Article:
On August 28, the Foundation for the Defense of Democracies in Washington gave its Jeane J. Kirkpatrick Statesmanship Award to Nikki R. Haley, the United States Ambassador to the United Nations. After accepting the award, Haley joined FDD President Clifford D. May for a conversation about American foreign policy from her vantage point.
May praised Haley for withdrawing from the UN Human Rights Council, which, he said, is "often joined by the worst most egregious violators of human rights in the world so that they can be immune from criticism and so they can criticize others …”
Haleyreplied that before the decision to withdraw, her administration had explored the possibility of reforming the Council — “and what we found were there were many countries that were embarrassed by it. Many thought we needed to reform it, but they would only tell me that behind closed doors.” She said the decision to ultimately leave the Council stemmed from the view that the U.S. presence lent it a credibility it otherwise did not deserve — “because you can’t be the reason that something is given credit and said to be good when Venezuela is on it.”
Asked to share her impressions of Turtle Bay, Haley said that she was struck early on by a disproportionate focus on Israel’s faults: “I saw literally how abusive all of those countries were being to Israel in a way that was pathetic, really, I had no choice but to get up and say this is completely wrong. It’s like that kid in the schoolyard that gets bullied and everybody is bullying the kid just because they think it makes them stronger.” Haley felt that in demanding the UN grapple with other crises in the Middle East in addition to Israeli-Palestinian matters, she had opened the possibility of new, potentially constructive discussions.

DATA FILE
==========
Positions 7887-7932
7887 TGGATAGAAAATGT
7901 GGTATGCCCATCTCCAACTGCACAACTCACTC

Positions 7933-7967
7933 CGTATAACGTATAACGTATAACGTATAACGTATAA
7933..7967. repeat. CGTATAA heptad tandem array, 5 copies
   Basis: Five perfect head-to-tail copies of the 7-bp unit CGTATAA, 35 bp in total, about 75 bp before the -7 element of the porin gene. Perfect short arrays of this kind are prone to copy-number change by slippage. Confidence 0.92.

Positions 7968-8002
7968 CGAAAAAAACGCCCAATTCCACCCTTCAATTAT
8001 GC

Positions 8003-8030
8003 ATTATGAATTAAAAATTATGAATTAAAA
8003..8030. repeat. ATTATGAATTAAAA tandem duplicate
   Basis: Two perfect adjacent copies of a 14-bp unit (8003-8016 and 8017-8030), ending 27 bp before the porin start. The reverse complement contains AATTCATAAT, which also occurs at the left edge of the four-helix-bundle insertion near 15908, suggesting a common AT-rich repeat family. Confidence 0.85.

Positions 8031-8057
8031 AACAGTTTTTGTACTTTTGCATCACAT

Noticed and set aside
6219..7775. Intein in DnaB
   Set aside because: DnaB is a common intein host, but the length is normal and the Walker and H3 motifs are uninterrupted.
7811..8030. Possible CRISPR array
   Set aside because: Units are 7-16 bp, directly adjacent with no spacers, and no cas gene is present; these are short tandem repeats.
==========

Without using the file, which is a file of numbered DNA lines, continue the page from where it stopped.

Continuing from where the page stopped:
Among outcomes of this effort, she said, was a more honest discussion at the UN of the immorality of the use of human shields. “You want to make this very clear, who is to blame when human shields are killed,” she said. “Iran is behind so much of the problem with human shields. If you look at the Houthis in Yemen, if you look at what we’re dealing with Hezbollah and Hamas. Whether it’s in Gaza, whether it’s in Lebanon, all of the areas where we have to deal with human shields, Iran is behind it.”
Haley also expressed satisfaction at the U.S. withdrawal from the Iranian nuclear deal. “What I find really puzzling is when you see the Europeans turn a blind eye to terrorism taking place in Europe that they know the Iranians are behind. When they see what’s happened, the carnage, the mass murders, the genocide in the Middle East, that Iran is behind … and they actually protect the Iranians. … They end up as apologists for all sorts of things which they don’t really need to do.”
Asked about the crises in Syria, Haley said America’s European partners were insufficiently attuned to the threat or Iranian expansionism their, which she dubbed “neoimperialism.” “Even neocolonialism, since they are resettling people into parts of Syria. Sunnis are beind displaced and Shia moved in.” She described Iran-backed militias composed of Afghan, Uzbeki, and Pakistani fighters. “We have to get them out of Syria,” she said. “[And] we need to come to a political agreement in Yemen that gets the Houthis to go away.”
* Middle East specialist Joseph Braude is the author of Broadcasting Change: Arabic Media as a Catalyst for Liberalism (Rowman & Littlefield). He is Advisor to the Al-Mesbar Center for Research and Studies and tweets@josephbraude.